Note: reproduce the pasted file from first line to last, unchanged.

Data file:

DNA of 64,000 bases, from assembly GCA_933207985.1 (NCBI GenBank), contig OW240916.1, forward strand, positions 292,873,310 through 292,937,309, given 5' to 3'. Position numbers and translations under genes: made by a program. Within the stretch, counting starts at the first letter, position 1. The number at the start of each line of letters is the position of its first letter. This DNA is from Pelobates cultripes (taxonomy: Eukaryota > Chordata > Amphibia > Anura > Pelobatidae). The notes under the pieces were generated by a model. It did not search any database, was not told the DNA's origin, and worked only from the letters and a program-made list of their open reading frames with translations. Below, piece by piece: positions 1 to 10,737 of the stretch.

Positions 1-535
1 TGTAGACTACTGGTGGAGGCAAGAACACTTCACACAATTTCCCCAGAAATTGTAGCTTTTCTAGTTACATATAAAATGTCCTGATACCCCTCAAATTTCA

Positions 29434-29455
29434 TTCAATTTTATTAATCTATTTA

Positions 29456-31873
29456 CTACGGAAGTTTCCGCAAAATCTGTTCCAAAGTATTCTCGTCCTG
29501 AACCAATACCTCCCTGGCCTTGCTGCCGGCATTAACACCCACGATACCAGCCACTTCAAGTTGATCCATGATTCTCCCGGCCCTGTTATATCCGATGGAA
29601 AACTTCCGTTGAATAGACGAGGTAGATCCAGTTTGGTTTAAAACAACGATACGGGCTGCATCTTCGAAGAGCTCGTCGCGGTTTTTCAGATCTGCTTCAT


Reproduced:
DNA of 64,000 bases, from assembly GCA_933207985.1 (NCBI GenBank), contig OW240916.1, forward strand, positions 292,873,310 through 292,937,309, given 5' to 3'. Position numbers and translations under genes: made by a program. Within the stretch, counting starts at the first letter, position 1. The number at the start of each line of letters is the position of its first letter. This DNA is from Pelobates cultripes (taxonomy: Eukaryota > Chordata > Amphibia > Anura > Pelobatidae). The notes under the pieces were generated by a model. It did not search any database, was not told the DNA's origin, and worked only from the letters and a program-made list of their open reading frames with translations. Below, piece by piece: positions 1 to 10,737 of the stretch.

Positions 1-535
1 TGTAGACTACTGGTGGAGGCAAGAACACTTCACACAATTTCCCCAGAAATTGTAGCTTTTCTAGTTACATATAAAATGTCCTGATACCCCTCAAATTTCA

Positions 29434-29455
29434 TTCAATTTTATTAATCTATTTA

Positions 29456-31873
29456 CTACGGAAGTTTCCGCAAAATCTGTTCCAAAGTATTCTCGTCCTG
29501 AACCAATACCTCCCTGGCCTTGCTGCCGGCATTAACACCCACGATACCAGCCACTTCAAGTTGATCCATGATTCTCCCGGCCCTGTTATATCCGATGGAA
29601 AACTTCCGTTGAATAGACGAGGTAGATCCAGTTTGGTTTAAAACAACGATACGGGCTGCATCTTCGAAGAGCTCGTCGCGGTTTTTCAGATCTGCTTCAT